Appendix B: Case Study: The Cincinnati Health Collaborative Physician Dashboard

Private Performance Feedback Reporting for Physicians: Guidance for Community Quality Collaboratives

To gain an indepth understanding of how a CVE-sponsored private report might be enhanced to better meet the needs of community providers, we engaged in a case study project with the Health Collaborative (HC) of Greater Cincinnati aimed at developing recommendations for improving the utility of its private "physician dashboard" report. The case study involved a series of interviews with HC staff that led to a decision to obtain feedback directly from Cincinnati physicians and physician practice quality improvement managers. We sought feedback regarding their needs for performance information reporting, as well as suggestions for improving the content and functionality of HC's current physician dashboard.

The following sections present a brief description of the Collaborative's public and private reporting Web sites, the process we followed for obtaining feedback from Cincinnati physicians and practice leaders, and a summary of our findings and recommendations based on this input.

HC Public and Private Reporting Web Sites

HC is a nonprofit organization founded in 1992 that brings together multiple stakeholders in the Cincinnati region including physicians, employers, health plans, hospitals, and community groups to work on collaborative ways to improve the quality of care. A major focus of HC's work has been the development of a public reporting Web site (http://yourhealthmatters.org).

Launched just over 3 years ago, YourHealthMatters (YHM) presents comparative health care quality information regarding the treatment of diabetes (based on the D5 measures) and cardiovascular disease and screening rates for colon cancer. Users can access quality ratings for participating primary care practices related to how well they achieve specific treatment goals with their patients in these three areas.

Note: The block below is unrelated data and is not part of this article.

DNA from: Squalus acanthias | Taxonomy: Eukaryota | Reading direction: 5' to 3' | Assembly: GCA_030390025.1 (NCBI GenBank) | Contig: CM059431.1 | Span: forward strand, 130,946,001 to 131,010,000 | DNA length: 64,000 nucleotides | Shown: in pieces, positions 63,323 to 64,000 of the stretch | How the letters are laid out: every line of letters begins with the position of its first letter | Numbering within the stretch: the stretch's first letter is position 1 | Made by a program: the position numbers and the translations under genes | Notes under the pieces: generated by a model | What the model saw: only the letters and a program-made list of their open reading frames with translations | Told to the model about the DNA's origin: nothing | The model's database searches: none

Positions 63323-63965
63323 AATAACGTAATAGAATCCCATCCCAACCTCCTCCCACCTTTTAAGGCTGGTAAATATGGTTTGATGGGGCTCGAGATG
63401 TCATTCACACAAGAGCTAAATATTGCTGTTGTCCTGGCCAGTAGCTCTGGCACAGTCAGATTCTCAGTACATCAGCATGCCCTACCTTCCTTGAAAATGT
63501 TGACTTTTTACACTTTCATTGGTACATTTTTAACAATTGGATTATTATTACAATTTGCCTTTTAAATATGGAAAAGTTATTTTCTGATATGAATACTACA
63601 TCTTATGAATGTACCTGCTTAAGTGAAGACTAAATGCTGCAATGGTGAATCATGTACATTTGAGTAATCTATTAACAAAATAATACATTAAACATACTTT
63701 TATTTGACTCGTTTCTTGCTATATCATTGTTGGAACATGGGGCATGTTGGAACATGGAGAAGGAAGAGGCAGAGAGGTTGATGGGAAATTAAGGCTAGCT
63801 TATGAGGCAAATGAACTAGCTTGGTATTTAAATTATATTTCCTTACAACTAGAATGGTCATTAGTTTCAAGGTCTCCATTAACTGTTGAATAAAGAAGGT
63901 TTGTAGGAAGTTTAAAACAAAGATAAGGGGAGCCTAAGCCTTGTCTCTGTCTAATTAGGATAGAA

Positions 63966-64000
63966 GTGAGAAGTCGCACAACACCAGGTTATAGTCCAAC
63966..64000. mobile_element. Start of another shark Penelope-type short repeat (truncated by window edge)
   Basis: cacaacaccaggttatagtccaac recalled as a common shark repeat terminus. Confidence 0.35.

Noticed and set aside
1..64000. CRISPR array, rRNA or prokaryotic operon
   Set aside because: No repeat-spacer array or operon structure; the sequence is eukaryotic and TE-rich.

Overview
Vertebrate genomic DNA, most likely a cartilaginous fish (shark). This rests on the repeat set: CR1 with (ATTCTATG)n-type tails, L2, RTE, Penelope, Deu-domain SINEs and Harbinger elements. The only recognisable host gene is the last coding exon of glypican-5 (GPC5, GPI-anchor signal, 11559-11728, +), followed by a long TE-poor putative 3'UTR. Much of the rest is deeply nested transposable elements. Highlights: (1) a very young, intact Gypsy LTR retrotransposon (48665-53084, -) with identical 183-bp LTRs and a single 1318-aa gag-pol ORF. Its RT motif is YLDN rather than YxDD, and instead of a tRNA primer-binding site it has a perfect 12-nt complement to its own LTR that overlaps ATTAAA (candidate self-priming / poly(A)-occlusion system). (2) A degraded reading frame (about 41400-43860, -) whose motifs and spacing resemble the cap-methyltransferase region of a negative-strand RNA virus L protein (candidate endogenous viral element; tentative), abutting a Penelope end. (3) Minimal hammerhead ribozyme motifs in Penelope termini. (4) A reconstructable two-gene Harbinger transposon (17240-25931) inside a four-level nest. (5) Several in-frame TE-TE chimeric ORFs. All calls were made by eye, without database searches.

By emphasizing health goals associated with these conditions, the Collaborative hopes to encourage patients and doctors to work together to achieve better health care results. The Web site also includes educational information about patient experience surveys, and HC plans to add ratings for these and other topics in the future.

The data for YHM come from voluntarily participating medical practices that annually submit the clinical information needed to report these quality measures. Currently, 135 medical practices from 20 medical groups are participating, representing 443 primary care physicians. Participating practices submit medical record data electronically according to detailed submission guidelines through a separate, secure Web site or "data portal." On this secure data portal, participating practices and physicians also can get access to detailed data, called a "physician dashboard," related to the publicly reported measures so they can use this information as a tool for quality improvement.

In addition to the measures publicly reported on YHM, the private portal includes data related to patient body mass index, as well as some additional process measures related to diabetes and cardiovascular disease. These additional measures are submitted to comply with reporting requirements of both the National Committee for Quality Assurance (NCQA) and Bridges to Excellence (BTE) practice recognition programs.